100 years ago
Saturday, June 9, 1917PONSO
State Likely To Buy Kutztown Man’s Relics
Sarig Bill To Acquire Famous Collection of Indian Curios Receives Favorable Action
The Sarig bill, appropriating $4,000 for the taking over by the state of the Henry K. Deisher collection of Indian relics, was favorably acted upon by the appropriation’s committee this week and has already passed second reading. By the terms of the bill, this noted collection will become a permanent part of the state museum on Capitol Hill. It is considered the best and most complete collection of Indian relics in the state and consists of more than 20,000 specimens.
The bill has the backing of many men prominent in historical and educational work and it is believed that it will be signed by the governor.
The collection is at present the property of Henry K. Deisher, of Kutztown, Berks County. Many prominent men from this and other states have visited Kutztown to examine the collection and it is almost universally conceded to be one of the finest in the country.
In speaking of his bill, Mr. Sarig said: “This is a collection of rare historical and educational value and should be carefully preserved for the use of posterity. I know of no way by which this can be better accomplished than be placing it into the state museum. Here it will be open and accessible to our children for all time to come.”
75 years ago
Wednesday, June 10, 1942
Eisenbrown Acquitted In Legion Case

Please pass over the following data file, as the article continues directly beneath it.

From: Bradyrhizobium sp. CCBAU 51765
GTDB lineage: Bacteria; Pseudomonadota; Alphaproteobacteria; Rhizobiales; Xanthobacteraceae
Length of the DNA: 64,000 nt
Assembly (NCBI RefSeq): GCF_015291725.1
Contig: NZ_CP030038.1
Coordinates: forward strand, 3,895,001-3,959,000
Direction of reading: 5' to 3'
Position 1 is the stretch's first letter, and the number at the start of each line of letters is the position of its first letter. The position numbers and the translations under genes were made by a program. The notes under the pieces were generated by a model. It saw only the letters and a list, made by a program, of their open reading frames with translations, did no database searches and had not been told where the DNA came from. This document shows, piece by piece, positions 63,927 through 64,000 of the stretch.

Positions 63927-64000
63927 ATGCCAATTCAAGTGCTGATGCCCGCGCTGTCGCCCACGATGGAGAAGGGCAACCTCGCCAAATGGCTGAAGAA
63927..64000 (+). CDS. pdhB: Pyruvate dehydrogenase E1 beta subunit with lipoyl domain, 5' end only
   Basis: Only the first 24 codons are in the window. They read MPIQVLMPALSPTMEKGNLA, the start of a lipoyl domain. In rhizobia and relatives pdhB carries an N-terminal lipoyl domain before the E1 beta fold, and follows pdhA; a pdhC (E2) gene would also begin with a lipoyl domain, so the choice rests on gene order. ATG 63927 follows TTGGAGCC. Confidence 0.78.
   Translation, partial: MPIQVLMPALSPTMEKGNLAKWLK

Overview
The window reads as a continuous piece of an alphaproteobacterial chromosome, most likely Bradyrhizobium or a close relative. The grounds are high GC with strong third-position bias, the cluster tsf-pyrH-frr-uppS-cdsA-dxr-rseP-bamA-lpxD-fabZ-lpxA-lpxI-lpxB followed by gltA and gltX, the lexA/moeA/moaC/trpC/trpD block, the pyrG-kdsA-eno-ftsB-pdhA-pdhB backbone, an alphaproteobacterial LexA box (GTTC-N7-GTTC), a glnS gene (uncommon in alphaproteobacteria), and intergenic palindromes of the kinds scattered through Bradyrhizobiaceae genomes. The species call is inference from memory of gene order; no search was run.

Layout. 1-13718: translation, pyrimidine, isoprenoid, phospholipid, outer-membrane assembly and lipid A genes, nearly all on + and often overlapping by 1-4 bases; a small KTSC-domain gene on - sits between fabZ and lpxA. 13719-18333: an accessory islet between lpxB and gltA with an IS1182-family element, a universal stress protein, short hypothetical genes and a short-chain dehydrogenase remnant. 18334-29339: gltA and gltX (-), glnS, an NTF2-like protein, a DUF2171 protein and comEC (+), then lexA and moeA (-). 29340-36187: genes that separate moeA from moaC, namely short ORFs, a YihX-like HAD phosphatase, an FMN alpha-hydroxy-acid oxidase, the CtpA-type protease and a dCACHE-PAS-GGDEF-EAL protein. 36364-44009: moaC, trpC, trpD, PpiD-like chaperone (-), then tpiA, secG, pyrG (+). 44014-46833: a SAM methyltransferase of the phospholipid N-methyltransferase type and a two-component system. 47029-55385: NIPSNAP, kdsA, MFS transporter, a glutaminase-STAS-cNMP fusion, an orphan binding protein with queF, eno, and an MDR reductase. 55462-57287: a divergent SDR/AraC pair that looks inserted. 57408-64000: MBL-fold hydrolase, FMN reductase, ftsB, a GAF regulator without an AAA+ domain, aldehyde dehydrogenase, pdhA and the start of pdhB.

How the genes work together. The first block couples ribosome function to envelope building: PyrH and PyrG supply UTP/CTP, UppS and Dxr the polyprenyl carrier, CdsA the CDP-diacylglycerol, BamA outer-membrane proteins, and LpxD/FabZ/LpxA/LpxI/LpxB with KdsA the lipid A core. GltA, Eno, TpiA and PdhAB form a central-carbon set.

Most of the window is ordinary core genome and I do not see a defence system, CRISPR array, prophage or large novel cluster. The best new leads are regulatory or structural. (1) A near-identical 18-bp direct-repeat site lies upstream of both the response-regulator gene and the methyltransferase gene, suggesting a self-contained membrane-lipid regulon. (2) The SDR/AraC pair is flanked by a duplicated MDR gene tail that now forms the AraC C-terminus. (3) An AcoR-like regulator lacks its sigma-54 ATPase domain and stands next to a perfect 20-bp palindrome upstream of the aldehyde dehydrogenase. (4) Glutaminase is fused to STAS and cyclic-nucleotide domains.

Directed to Pay Costs After Trial on Slot Machine Charge – Devices Described – ‘Pleasing Jingles’ Heard If Player Makes ‘Hit,’ Court Is Informed
Maj. Joseph D. Eisenbrown, president and treasurer of Gregg Post, American Legion, was acquitted today by a jury on a charge of keeping and maintaining a gambling house but was ordered to pay the costs of prosecution.
The charge resulted from a raid staged by police on the headquarters of Gregg Post on North Fourth Street on April 11, when four slot machines were seized.
During the trial Judge H. Robert Mays took time to explain the operation of slot machines.
The jurist pointed out that the state policeman, who described the machines in court yesterday, was “too modest”” in his explanation.
Judge Mays explained that if a player “hits” a “cherry combination,” he hears “a pleasing jingle.”
If he happens to get an orange or plum combination, the jingle is still more pleasing,” Judge Mays added. “Sometimes the player receives no return.” Mays’ description of “hits” brought chuckles in the courtroom. He told how “cherry combinations” returned three or five nickels or dimes as the case may be.
He told the jurors that they had two main points to consider. First, whether the machines displayed in court were gambling devices, and second, whether the defendant was the dominating figure in the operation of the Legion association.
Judge Mays, in discussing the second phase for consideration, stated that it was up to the jury to decide whether “Joseph D. Eisenbrown dominated and controlled this unlawful keeping and playing of these devices.” The jurist pointed out that, even though the machines were not in operation at the time the raiding party entered, “it does not say the machines are not gambling devices.”
Testimony showed that the machines were locked in a cabinet when police entered the Legion Home on North Fourth Street.
Judge Mays stated in his charge that the police observed the steel cabinets and inquired whether slot machines were in them. The raiders informed affirmatively.
“Anyone’s better judgment will tell him they don’t use such strong steel cabinets to keep golf balls,” Judge Mays commented. He added that an unidentified person produced the key which was used to open the cabinets and remove the machines.
The jury retired shortly before noon.
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